Swapan Chakravorty when he was curator of the Victoria Memorial Hall in Kolkata

Swapan Chakravorty when he was curator of the Victoria Memorial Hall in Kolkata

Amit Datta/My Kolkata

Deb: Then there was the time soon after we had got engaged and we met Swapanda at the wedding of our friend Mrinmayee. He hadn’t heard that we were engaged. With his characteristic lopsided grin he introduced us to another guest at the wedding: “Meet Debnita. She was my student. Now, she is Debanjan’s fiancee.”

DC: He was very fond of our daughter Lori, wasn’t he? 

Deb: Yes, he was! My last interaction with him was when we had invited him to a seminar at our college. As I saw him off, not only did he enquire about her but I spent about five minutes responding to all the questions he had about her. He remembered her childhood misadventures vividly.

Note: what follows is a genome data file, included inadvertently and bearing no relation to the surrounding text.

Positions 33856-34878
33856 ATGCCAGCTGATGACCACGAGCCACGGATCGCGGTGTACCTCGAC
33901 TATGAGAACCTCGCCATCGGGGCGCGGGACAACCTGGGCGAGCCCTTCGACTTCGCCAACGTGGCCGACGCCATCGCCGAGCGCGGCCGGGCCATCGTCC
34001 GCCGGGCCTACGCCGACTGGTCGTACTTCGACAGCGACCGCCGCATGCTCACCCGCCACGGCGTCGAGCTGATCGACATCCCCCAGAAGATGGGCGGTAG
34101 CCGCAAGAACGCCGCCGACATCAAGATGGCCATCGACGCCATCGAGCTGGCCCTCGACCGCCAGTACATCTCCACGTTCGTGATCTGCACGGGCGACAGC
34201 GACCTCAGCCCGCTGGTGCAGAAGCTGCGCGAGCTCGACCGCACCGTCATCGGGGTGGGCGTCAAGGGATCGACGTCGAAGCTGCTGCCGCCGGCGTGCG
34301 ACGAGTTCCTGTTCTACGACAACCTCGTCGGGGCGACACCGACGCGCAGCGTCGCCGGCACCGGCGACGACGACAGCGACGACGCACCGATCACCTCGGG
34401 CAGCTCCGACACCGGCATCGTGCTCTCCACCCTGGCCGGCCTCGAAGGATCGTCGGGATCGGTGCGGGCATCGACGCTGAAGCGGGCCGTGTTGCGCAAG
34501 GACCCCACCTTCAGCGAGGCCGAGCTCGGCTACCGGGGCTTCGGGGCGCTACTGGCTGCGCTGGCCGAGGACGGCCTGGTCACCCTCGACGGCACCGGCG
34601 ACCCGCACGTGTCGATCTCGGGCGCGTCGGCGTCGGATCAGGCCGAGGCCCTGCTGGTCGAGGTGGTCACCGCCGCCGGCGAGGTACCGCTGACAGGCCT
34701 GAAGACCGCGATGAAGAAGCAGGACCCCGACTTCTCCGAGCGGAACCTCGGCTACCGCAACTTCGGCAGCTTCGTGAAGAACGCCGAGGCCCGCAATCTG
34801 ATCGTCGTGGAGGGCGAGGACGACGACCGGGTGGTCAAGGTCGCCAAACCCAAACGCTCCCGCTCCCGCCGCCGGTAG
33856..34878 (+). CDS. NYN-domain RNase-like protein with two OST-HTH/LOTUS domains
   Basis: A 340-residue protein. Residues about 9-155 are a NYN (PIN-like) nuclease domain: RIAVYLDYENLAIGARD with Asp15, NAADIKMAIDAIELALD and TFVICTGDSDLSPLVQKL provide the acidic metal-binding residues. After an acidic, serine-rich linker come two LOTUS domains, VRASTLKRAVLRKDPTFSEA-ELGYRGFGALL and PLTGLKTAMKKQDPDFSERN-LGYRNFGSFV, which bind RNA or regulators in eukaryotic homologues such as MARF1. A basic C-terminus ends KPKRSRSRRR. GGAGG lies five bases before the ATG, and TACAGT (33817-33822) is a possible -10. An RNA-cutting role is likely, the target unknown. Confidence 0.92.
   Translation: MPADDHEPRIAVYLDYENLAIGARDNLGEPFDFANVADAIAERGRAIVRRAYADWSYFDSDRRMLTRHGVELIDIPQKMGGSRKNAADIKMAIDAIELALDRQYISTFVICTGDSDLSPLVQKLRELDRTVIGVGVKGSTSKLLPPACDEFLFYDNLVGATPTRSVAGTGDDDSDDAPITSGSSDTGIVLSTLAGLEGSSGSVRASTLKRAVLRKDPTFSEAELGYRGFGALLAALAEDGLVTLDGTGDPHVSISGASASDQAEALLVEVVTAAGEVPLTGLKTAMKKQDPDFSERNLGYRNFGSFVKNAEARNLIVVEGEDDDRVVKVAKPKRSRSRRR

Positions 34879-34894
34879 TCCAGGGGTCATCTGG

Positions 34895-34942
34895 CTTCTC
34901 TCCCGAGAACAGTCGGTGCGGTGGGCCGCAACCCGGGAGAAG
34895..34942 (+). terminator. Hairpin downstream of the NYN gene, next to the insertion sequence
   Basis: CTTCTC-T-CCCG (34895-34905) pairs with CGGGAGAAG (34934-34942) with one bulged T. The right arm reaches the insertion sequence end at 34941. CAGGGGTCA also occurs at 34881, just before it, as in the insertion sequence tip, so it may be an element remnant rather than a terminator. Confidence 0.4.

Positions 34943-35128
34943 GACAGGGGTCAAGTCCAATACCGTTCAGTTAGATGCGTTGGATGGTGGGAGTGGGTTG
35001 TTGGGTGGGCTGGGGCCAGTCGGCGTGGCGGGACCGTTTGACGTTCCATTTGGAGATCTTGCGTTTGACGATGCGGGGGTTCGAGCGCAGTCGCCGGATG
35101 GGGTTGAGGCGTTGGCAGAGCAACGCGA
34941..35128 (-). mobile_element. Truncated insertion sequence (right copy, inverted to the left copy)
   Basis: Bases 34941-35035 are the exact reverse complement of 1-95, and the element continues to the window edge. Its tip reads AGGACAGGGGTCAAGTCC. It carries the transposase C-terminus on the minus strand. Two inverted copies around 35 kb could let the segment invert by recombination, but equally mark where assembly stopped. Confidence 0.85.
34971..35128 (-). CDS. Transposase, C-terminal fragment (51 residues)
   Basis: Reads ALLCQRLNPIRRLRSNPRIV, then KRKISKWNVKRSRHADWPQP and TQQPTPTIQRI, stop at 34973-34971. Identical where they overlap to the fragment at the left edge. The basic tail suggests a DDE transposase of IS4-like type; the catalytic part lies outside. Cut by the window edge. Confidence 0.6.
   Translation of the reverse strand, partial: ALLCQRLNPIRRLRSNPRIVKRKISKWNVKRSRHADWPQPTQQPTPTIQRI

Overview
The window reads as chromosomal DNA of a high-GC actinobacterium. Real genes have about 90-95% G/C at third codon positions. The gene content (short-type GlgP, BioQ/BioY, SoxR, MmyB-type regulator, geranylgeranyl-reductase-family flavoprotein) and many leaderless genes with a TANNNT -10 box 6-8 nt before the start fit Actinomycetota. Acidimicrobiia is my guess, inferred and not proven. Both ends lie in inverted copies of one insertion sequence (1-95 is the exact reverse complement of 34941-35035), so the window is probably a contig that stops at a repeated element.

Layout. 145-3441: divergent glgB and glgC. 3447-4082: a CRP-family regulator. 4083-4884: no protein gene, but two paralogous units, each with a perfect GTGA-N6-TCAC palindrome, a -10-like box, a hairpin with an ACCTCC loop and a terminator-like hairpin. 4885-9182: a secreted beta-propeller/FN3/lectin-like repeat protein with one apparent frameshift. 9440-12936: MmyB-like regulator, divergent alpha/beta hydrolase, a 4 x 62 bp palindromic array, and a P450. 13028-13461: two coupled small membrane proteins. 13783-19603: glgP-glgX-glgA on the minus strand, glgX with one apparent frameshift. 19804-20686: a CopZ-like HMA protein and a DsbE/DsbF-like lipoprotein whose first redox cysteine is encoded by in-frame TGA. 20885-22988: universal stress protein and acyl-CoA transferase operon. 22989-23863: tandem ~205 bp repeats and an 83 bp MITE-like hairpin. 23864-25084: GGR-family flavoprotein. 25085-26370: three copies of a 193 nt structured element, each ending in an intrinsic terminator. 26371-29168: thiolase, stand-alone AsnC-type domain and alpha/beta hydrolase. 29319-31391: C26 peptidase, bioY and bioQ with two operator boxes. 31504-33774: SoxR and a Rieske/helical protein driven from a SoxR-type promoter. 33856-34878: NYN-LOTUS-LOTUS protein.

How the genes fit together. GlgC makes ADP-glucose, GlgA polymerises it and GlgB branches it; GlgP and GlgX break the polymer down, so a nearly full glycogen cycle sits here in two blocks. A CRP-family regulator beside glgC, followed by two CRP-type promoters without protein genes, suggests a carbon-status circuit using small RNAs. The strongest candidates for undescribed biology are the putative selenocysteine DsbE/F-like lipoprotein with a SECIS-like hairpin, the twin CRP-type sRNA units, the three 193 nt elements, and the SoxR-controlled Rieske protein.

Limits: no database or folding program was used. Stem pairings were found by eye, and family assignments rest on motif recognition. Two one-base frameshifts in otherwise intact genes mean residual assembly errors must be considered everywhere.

DC: I have very fond memories of Swapanda while travelling with him on work to London, Delhi etc. He was a big draw at the Battle of Ideas Festival one year. At a meeting on higher education research in Delhi just a few years back, he captivated the dinner audience of vice-chancellors and deans from all over India. 

I spoke to Sujatadi (Sen), my predecessor at the British Council and also Swapanda’s classmate and dear friend, the day after his passing. We discussed that one way of remembering him would be to publish the phenomenal research he did for Kolkata’s literary heritage as part of a bid to secure the title of UNESCO City of Literature for the city.

Deb: With his passing a light has indeed gone out, in our lives as in the lives of his countless students, teachers, peers, friends. I find it very hard to believe that seeing off Swapanda as he got into the car after the special lecture at my college will be my last meeting with him.

About the authors:

Debnita Chakravarti is Associate Professor of English at Shri Shikshayatan College, Kolkata

Debanjan Chakrabarti is Director, British Council, East and Northeast India


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Last updated on 11.11.21, 05:29 PM